It should be obvious that if the real is a comprehension of our experience then it would be conceptually disordered to feature experience itself as an entity in that real (read: qualia does not feature as an entity in the real).

      If we introduce the concept of perception and say we perceive the real (AND generalise and say that ALL experience is the perception of something) then we can express the relationship between experience and the real as - people are objects that perceive. Experience is what it is like for objects to perceive. Experience is expressed in the form "I perceive X" (and not "I HAVE the experience X"), where 'I' is the object that perceives.

      Color is never abstract. We say, for example "I perceive a blue X" but not "I perceive blueness".

      Hence, we can theorise widely about color but can only EMPATHISE in terms of the colors that we ourselves perceive (which is determined by our design as a perceiver) eg. a color-vision person can IMAGINE black/white vision but not vice versa.
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        Nov 11 2011: There is no objective world.
        Seeing, the seen and the seer is one action or process.
        What you see is what you are.
        "I" is no object, factual it is nothing; call it a concept or construct from the ratio.
        Michael gave a marvelous description of the unthinkable.
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      Nov 11 2011: Michael Wolok,
      I don't know where you've got all this from but it's fantastic.
      Maybe a bit incomprehensible for most people for they first have to release their conditioning to “Mara” or identification with appearances. If they do they can remember how they were assembled into the person they are.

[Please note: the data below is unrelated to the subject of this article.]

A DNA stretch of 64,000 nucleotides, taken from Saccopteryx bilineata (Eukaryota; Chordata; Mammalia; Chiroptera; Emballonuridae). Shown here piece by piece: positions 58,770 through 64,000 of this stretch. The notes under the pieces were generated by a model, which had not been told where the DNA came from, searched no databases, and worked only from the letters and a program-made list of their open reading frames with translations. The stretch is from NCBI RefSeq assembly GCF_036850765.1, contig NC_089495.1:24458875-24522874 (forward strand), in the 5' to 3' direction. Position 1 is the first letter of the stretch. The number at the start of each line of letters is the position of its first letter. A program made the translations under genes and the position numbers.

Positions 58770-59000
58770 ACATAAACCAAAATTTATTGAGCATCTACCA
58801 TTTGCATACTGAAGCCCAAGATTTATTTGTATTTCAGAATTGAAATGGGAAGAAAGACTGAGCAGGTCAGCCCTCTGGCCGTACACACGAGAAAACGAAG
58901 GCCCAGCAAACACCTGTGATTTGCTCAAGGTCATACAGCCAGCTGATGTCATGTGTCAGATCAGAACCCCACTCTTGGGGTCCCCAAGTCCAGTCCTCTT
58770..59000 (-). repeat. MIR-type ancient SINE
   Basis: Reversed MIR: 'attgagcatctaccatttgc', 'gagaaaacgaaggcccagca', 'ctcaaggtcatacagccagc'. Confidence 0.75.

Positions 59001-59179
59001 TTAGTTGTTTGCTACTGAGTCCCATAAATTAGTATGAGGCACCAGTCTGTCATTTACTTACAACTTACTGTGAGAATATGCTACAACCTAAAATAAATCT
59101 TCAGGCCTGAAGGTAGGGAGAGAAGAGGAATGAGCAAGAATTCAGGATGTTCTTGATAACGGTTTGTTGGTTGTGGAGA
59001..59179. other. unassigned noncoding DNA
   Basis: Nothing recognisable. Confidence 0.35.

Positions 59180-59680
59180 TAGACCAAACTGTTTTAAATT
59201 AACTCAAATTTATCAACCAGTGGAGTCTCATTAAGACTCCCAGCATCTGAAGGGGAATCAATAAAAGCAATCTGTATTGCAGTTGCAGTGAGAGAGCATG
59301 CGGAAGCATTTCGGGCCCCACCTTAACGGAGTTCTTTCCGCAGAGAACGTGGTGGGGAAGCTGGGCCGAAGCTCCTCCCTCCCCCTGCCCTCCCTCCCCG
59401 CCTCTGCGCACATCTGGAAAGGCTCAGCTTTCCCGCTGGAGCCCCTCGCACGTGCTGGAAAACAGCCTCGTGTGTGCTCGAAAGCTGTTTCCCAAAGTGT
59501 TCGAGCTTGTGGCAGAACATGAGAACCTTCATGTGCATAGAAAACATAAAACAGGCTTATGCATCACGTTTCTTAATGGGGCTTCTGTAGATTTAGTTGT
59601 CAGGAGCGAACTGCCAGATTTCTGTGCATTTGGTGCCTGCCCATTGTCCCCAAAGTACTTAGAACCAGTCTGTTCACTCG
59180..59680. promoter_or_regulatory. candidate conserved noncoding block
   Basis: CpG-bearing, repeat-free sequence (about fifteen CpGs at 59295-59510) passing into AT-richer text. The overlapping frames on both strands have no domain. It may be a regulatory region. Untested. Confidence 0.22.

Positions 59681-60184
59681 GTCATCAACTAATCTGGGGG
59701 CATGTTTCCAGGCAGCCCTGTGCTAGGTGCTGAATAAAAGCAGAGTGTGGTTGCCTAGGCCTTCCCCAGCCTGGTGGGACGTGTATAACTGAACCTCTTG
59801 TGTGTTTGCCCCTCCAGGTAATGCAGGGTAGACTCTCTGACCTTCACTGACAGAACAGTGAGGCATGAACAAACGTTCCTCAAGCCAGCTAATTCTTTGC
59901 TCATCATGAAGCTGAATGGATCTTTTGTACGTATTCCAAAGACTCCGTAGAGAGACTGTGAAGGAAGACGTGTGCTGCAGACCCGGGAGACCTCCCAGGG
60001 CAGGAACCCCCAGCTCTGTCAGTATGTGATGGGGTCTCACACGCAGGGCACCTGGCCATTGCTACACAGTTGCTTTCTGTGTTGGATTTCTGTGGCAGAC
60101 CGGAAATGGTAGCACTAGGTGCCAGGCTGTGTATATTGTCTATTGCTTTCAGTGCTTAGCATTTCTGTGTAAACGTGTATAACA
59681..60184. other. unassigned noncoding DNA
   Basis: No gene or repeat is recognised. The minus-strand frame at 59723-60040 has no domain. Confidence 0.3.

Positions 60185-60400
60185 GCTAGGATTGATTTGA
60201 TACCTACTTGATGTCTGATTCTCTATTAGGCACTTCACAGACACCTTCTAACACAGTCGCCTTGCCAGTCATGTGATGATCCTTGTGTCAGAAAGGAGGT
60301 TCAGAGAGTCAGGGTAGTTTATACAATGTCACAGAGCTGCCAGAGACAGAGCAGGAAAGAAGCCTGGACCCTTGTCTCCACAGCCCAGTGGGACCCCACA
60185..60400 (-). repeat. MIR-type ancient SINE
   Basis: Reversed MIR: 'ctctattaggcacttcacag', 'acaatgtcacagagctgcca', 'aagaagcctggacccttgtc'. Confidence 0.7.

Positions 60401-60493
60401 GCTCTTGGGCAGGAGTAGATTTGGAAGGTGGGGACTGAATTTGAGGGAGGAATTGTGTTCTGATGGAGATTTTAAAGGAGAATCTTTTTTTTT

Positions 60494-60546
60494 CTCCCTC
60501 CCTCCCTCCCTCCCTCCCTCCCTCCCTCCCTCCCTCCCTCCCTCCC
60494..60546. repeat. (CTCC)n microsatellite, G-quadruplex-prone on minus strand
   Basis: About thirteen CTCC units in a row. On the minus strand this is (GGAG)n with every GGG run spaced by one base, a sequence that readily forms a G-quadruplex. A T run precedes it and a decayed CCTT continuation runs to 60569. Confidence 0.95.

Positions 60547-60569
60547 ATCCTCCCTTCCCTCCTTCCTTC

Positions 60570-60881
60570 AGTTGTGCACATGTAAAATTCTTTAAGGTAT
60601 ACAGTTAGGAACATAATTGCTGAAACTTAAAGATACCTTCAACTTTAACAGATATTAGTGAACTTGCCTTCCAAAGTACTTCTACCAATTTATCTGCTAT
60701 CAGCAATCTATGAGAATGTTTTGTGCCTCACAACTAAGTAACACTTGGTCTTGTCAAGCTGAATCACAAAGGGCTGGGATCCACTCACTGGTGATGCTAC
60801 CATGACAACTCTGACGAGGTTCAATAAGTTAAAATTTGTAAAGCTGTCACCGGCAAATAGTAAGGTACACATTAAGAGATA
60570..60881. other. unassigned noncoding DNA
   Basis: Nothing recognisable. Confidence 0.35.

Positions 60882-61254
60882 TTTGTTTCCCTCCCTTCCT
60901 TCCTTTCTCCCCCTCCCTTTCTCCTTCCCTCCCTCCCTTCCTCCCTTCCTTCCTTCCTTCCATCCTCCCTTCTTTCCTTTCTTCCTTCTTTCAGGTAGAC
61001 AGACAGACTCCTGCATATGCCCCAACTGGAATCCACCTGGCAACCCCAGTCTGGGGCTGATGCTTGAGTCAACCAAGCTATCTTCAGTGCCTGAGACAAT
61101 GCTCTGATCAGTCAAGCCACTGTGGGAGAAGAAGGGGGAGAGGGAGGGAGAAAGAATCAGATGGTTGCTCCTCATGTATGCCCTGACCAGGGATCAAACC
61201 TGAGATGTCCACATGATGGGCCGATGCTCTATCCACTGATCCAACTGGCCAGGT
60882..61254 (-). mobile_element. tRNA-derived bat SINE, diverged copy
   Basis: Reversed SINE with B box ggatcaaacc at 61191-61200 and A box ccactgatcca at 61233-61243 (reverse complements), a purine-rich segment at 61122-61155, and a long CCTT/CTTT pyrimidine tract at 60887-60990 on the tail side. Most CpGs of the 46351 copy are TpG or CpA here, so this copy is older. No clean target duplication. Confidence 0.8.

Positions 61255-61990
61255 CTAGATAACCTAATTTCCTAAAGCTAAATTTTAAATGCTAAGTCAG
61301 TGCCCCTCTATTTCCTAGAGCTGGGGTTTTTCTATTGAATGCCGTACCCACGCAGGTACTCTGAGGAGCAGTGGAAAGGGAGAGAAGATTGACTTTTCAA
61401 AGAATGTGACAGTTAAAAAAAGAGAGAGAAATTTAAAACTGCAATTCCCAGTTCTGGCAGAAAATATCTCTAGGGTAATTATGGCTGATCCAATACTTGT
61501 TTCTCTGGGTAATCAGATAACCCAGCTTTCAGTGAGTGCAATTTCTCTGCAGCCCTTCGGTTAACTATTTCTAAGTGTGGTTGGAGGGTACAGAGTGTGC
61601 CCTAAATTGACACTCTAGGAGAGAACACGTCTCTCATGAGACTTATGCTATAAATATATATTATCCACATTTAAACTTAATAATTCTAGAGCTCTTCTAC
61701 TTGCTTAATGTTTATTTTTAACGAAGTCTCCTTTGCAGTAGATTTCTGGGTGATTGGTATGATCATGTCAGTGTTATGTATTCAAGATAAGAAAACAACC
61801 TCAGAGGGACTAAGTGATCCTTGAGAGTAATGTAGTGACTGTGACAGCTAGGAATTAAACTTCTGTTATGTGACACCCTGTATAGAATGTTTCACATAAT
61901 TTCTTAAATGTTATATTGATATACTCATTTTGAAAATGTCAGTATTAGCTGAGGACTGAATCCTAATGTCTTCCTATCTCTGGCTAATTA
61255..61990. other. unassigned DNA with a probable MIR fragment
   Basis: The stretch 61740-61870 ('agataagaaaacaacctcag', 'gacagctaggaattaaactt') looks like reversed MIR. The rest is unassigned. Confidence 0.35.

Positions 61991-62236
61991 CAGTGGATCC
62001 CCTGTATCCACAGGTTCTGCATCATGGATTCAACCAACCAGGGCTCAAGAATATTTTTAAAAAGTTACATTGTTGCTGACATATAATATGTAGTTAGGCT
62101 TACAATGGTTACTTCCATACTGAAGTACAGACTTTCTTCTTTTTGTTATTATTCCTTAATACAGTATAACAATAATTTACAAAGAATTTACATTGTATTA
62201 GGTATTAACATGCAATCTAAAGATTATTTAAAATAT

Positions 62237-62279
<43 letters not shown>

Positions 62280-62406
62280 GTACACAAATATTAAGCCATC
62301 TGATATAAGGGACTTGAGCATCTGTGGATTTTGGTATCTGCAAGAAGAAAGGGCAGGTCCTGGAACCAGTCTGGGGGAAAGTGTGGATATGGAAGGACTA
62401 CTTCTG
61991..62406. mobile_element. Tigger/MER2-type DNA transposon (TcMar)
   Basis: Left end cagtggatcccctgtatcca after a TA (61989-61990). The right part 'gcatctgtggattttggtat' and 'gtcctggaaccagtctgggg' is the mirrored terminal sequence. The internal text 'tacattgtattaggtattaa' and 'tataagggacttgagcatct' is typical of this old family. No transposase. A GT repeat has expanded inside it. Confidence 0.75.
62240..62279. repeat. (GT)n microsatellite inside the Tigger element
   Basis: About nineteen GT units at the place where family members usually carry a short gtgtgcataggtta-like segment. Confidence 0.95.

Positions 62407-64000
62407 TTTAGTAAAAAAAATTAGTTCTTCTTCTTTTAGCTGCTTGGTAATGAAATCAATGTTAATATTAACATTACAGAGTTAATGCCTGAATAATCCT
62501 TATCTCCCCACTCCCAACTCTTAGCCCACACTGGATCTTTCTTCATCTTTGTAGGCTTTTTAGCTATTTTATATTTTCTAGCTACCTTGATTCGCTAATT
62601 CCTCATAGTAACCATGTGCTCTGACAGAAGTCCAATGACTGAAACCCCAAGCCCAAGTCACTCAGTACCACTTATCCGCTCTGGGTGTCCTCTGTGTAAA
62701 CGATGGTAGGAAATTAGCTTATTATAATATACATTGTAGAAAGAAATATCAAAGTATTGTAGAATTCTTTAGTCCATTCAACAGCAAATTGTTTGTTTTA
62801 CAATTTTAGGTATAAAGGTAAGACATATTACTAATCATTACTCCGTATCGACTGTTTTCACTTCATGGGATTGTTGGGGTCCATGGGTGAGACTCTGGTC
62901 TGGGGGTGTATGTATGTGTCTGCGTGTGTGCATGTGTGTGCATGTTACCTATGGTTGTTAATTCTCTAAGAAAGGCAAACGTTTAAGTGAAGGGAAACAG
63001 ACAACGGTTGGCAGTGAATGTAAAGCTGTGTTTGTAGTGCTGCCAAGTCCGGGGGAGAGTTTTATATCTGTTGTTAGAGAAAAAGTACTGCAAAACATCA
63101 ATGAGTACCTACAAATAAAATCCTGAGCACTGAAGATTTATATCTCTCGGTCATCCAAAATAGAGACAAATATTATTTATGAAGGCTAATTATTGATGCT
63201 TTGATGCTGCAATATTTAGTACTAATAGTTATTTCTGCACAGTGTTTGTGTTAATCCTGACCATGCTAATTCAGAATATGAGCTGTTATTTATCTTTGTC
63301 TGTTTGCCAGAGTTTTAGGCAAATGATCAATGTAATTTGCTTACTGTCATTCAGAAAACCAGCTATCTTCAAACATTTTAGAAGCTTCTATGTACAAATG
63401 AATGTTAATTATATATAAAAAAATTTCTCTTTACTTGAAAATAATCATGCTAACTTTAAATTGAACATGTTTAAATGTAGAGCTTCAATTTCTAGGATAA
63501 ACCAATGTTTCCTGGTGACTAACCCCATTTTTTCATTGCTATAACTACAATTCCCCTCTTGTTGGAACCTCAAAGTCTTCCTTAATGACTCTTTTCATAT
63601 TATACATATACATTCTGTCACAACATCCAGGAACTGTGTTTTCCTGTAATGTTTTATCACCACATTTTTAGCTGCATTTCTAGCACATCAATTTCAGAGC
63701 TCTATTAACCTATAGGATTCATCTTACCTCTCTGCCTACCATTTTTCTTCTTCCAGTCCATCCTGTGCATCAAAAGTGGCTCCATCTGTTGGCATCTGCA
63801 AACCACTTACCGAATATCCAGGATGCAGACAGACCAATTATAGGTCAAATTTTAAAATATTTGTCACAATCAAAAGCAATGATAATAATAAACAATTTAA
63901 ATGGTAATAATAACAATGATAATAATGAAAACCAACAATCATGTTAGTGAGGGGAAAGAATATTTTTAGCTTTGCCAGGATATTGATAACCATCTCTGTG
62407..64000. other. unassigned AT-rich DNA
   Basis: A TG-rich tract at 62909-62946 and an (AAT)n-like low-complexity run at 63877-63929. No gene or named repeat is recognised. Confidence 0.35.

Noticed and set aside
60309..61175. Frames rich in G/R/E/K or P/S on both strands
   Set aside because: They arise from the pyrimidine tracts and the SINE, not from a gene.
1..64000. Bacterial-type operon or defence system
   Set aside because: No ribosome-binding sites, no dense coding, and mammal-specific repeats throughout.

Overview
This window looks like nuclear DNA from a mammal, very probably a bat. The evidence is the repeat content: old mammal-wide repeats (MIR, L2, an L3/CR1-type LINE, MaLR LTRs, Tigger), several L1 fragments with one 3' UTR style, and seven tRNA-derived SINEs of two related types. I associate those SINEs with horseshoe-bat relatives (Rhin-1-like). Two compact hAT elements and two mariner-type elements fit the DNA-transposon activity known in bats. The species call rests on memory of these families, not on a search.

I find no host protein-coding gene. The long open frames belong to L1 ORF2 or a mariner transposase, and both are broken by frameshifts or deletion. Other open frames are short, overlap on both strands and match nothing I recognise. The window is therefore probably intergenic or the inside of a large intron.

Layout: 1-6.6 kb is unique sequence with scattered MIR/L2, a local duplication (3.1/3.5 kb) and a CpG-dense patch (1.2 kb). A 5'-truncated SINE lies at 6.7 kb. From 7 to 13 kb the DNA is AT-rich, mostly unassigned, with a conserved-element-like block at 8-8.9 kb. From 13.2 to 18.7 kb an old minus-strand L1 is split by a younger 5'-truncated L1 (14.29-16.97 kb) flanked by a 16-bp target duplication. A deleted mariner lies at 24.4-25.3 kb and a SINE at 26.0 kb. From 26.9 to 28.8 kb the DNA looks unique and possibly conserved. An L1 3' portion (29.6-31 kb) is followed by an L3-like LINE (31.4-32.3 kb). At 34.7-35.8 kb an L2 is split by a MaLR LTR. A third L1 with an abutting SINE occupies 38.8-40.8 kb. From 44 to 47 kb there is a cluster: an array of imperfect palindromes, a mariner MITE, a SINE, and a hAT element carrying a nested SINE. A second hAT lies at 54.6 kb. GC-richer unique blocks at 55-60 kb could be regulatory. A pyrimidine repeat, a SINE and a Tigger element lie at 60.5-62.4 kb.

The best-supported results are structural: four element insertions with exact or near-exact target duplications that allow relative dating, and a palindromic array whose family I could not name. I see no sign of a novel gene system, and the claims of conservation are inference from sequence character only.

• Nov 13 2011: Michael, solopsism is an intriuging but ultimately futile intellectual pursuit. If we are not to trust our senses to any degree, then there is very little work that we can do to affect change in this world.

      The soft rescue from it is simply - 'congruence'.

      That is, if what I'm seeing is congruent with what I'm touching, what I'm smelling, tasting, my memories and knowledge of the world, congruent with the scientific testing, etc, etc... then it is *good enough* for us to trust and move on from.

      That said, you're very much right in the sense that we intercept a portion of the world through our senses - our sense of reality is very much a relative thing. We percieve a macro scale world that operates at a certain speed, because those are how our sensory and processing tools function. Without special equipment, we can't at all percieve the microscopic scale world - bacteria, cells (I think?), let alone atoms and molecues are smaller than the smallest visible light wavelength - objects of such scale can't even be readily or reliably reflect light.

      But it is pure pseudoscience philsophobabble to think that we can percieve beyond our inbuilt senses through our minds as Frans seems to be suggesting. But I may be misunderstanding his and your positions - but the word choice and phrasing is sending off red flags, indicating that the line of thinking that you're both engaged in is another form of dualism.